Alaska drivers will have an extra two weeks to dismount the studded tires from their road vehicles, the Alaska Department of Public Safety announced Monday.
The deadline of May 1 has been pushed back to May 15.
The state’s decision to extend the date by which cars and other road vehicles must not be fitted with studded tires comes days after a late-season snowstorm dumped more than four inches of snow on Juneau last Friday.
Other parts of the state have also experienced significant snowfall, with Fairbanks receiving snow Monday.
DPS spokeswoman Beth Ipsen said the office of Commissioner Joseph Masters has received repeated requests for an extension on the studded tire removal deadline.
“The commissioner’s office got a lot of input from the public, especially out of Fairbanks, because the road was not exactly clear,” said Ipsen.
The normal deadline by which drivers in parts of Alaska south of the 60th parallel north must have studded tires removed from their vehicles is April 15. That date was pushed back to May 1 earlier this month.
Drivers can be cited for studded tire violations after the May 15 deadline expires, the DPS warned in its announcement.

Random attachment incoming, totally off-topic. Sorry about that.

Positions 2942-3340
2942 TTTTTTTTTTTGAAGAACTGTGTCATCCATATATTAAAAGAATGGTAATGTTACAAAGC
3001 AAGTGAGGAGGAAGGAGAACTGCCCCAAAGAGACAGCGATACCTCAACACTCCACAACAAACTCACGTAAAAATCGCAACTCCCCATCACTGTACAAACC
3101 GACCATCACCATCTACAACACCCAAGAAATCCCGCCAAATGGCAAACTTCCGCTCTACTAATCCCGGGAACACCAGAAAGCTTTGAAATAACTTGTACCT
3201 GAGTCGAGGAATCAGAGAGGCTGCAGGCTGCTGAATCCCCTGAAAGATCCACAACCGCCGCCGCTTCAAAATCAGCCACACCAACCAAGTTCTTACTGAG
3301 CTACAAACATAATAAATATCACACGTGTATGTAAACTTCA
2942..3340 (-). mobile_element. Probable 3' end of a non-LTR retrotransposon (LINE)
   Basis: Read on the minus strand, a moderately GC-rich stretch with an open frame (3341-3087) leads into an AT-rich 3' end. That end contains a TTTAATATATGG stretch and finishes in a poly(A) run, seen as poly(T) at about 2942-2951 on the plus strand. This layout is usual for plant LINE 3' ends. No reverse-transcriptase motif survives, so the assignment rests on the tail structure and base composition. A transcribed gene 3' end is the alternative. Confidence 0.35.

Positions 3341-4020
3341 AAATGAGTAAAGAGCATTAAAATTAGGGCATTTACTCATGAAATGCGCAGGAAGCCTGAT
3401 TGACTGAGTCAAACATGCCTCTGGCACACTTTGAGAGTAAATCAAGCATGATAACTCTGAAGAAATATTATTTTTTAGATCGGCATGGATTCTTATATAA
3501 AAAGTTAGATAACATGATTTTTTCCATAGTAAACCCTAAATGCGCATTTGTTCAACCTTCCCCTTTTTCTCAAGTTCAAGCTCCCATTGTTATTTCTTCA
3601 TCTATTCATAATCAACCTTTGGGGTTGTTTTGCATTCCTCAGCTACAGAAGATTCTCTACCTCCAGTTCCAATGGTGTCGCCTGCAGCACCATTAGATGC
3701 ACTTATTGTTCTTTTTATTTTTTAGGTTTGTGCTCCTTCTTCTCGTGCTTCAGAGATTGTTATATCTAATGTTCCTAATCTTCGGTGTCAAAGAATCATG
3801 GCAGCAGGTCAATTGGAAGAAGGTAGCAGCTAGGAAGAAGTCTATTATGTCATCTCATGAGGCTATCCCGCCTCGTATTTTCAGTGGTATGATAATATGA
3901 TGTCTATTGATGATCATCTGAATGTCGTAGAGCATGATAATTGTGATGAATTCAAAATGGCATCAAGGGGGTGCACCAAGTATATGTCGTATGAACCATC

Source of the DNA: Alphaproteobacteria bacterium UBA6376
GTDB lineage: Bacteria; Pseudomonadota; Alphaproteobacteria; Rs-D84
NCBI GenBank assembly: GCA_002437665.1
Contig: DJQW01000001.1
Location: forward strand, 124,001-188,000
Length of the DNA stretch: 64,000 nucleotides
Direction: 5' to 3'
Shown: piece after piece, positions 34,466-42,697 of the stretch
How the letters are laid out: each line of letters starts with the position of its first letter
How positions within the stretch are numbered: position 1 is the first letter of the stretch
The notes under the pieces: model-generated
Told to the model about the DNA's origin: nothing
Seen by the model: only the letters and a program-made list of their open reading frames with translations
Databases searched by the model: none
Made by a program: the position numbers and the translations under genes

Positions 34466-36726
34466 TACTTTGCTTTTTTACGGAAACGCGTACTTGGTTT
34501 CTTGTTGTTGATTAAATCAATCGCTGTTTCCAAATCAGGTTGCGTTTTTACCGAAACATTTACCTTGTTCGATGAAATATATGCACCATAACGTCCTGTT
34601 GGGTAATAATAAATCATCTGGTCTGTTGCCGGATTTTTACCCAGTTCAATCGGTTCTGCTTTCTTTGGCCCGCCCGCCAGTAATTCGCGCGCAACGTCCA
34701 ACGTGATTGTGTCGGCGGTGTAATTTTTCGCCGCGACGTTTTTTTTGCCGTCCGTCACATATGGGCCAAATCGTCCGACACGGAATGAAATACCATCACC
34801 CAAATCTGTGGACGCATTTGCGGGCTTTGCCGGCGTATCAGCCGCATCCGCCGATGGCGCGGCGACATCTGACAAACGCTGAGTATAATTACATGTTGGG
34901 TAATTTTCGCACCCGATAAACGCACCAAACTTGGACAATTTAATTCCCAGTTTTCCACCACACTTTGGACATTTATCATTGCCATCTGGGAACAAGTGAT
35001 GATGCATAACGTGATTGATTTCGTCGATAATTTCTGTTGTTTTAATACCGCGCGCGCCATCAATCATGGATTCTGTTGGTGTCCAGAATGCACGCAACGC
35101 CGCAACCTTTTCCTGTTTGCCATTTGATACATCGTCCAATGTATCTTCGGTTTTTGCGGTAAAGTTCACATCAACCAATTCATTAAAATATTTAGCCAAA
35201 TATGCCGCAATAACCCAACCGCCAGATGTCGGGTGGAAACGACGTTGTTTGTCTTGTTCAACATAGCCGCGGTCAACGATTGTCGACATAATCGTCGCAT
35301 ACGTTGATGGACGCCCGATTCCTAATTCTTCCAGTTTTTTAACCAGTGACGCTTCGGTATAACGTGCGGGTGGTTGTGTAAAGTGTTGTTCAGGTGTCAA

Ipsen said extensions of the May 1 date are not common in the state.
“It seems that we’re having kind of wacky weather, but it is Alaska,” Ipsen said.
National Weather Service forecaster Edward Liske, who works at the Juneau Forecast Office, said the current snow forecast does not indicate a likely repeat of last Friday’s unexpected snowfall. He said he expects one to two inches or less of snow Tuesday night before temperatures warm and the precipitation turns to rain.
“It’s not going to be a major snow dump as far as I can see at the moment, but that might change,” said Liske.
Still, Liske said he could not rule out more snow falling next month, although he noted that according to the NWS’ meteorological data, there has historically been little May snowfall in Juneau.
“It might be possible,” Liske said. “The latest that the Juneau (International) Airport has ever had snowfall that’s been greater than a trace was May 13. That was in 1965.”
On May 13, 1965, only about two-tenths of an inch snow fell at the airport, according to Liske.
“It’s possible we might see another snowfall,” added Liske. “Might not be too much, but we’ll see.”
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